Wise old heads can sometimes take a battering, but today there was a certain feeling of karma for Nick Heidfeld as his controversial replacement Bruno Senna faced a difficult opening to his Renault racing career.
With Heidfeld proceeding with a legal case against the loss of his drive, Senna had to "lead" the team in former number one Robert Kubica's continued absence.
The events that preceded this choice were complex at best. Nick Heidfeld was never going to be the comfortable leader that Kubica was and Renault was naive to think so. However, he was certainly capable of having the advantage over his inexperienced team mate Vitaly Petrov.
Whilst Heidfeld struggled in some Grand Prix the bigger picture showed he could edge his team mate in terms of points finishes and the strongest potential race pace. The only problem was where Petrov seemed improved but balanced throughout; Heidfeld appeared determined and highly able at some Grand Prix events, yet clumsy and mediocre at others.
Bruno Senna's entrance at Spa caused us to question Renault's decision, until it emerged that he had a genuinely superior one lap pace. In qualifying, he planted his car in 7th and there was a sense of wondering as to whether he could produce a superb race result. Could he go ahead and prove all of the critics wrong?
Sadly his lack of competitive action shone through as a reckless late brake into the first corner resulted in Senna taking out Toro Rosso's Jaime Alguersuari and gaining himself a drive-through penalty as a consequence.
Bruno stated that he had misjudged the braking zone, as he was not use to starting a race with such a heavy fuel load. For a driver use to opening in similar positions at the back of the pack you could understand the incident from a driver unfamiliar with a midfield battle.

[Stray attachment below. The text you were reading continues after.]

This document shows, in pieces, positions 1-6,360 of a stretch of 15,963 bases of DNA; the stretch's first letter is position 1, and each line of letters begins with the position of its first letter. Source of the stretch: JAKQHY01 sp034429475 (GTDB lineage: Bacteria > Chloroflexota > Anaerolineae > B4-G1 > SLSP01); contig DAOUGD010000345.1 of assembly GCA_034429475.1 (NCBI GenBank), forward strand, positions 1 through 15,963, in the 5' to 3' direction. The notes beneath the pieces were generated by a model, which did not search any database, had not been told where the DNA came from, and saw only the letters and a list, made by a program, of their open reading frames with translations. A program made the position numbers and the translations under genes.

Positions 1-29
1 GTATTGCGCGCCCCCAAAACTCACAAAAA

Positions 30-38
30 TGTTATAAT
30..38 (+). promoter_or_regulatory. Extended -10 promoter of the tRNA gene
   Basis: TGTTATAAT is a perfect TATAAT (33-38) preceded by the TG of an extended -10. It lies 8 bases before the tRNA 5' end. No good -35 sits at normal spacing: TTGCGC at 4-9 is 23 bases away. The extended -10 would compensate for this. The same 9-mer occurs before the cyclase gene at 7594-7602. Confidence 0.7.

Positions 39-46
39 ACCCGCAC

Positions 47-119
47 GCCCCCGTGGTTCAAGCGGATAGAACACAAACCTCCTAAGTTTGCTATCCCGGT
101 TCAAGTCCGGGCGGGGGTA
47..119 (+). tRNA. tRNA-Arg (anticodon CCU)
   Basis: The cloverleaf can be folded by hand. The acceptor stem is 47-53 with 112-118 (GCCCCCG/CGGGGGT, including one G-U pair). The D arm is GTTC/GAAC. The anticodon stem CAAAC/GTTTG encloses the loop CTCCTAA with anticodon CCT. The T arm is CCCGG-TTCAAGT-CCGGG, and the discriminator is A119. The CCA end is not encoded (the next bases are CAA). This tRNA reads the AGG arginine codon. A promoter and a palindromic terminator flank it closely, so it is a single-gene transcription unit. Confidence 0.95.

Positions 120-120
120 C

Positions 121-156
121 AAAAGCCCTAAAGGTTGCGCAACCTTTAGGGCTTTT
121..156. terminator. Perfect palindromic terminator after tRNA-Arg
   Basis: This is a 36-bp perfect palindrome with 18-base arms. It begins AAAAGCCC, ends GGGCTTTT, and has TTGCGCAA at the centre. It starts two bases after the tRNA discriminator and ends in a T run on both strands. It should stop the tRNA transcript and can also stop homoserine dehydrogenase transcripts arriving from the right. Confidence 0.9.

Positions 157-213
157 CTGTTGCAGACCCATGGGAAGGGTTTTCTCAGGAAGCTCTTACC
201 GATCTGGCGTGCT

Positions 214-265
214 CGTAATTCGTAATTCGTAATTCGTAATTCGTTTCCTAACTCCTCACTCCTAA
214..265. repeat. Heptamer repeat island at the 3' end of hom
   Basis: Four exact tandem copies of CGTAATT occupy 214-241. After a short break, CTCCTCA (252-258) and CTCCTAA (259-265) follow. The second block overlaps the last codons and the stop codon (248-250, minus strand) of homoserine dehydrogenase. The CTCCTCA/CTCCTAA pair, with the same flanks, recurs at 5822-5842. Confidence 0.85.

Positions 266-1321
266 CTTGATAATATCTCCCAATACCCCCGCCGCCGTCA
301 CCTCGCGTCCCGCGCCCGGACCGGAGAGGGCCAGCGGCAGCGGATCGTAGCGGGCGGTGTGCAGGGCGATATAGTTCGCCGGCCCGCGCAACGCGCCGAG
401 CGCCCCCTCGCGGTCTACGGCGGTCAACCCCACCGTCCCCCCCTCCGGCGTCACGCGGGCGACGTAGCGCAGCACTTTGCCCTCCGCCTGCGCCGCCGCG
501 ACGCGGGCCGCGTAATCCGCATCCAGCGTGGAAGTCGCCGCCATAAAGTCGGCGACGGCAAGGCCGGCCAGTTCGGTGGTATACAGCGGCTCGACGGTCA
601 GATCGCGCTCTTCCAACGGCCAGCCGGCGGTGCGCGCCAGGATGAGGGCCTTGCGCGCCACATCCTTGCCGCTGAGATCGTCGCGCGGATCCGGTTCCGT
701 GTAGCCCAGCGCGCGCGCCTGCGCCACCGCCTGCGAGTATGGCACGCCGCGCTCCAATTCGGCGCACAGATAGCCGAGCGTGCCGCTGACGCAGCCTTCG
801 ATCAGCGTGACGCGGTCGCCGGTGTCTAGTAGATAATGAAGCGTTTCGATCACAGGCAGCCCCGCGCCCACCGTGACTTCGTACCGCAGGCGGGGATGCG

A poor opening could have been rectified though, with the safety car brought out after Hamilton and Kobayashi's collision.
Senna had an opportunity to regain a points scoring finish if he could replicate his impressive qualifying performance. Yet he had no definitive race pace to do so and a 13th placed finish was accompanied by a fastest lap that was a full second slower than Petrov's.
In hindsight, you can't help but feel that leaving Senna the second race seat for the remainder of the season may be a punishment too harsh for Heidfeld and a backward stepping decision from the Renault team.
Heidfeld especially can be deemed unfortunate after his last exit from a race drive seemed unjust on a driver who was never poor at his time at BMW. He was not a race winner but he could perform and with the likes of Karun Chandhok gaining drives, the decision for no team to offer a seat seemed ludicrous.
Maybe Bruno just needs time to develop into the sport in a competitive team. His first season at Hispania could never be remarkable due to the team's inability to produce an effective car.
It was therefore hard to judge how well he could perform as the unpredictable reliability of the car mixed with poor handling meant that Bruno was fighting his machinery rather than showing extracting his full potential from it.
There was a feeling of disappointment that the team who gave him a birth into Formula 1 then wouldn't utilise his services further to attempt a climb up the field, instead opting for epic failure Narain Karthikeyan.
At this moment in time I feel we can put Senna's uninspired race performance down to a nervy start which hampered the rest of his race. If he had started well and kept a grasp on his top ten position then he could of improved his overall race pace and got a promising result.
Heidfeld may reclaim his position within the team in the aftermath of his legal proceedings and to be honest he would be fair to do so. There are no hard feelings between Heidfeld and Senna as they understand that these things happen in the sport.
Yet the team has been brutal on a driver simply because he cannot match up to a team mate who comprehensively beat him in their last season at BMW. They set the expectations too high.
The saving grace from all of this appears to be that we now have some idea of what Bruno Senna is about and what he is truly capable of. Maybe he just will follow in his famous uncle's footsteps and build a legacy of his very own.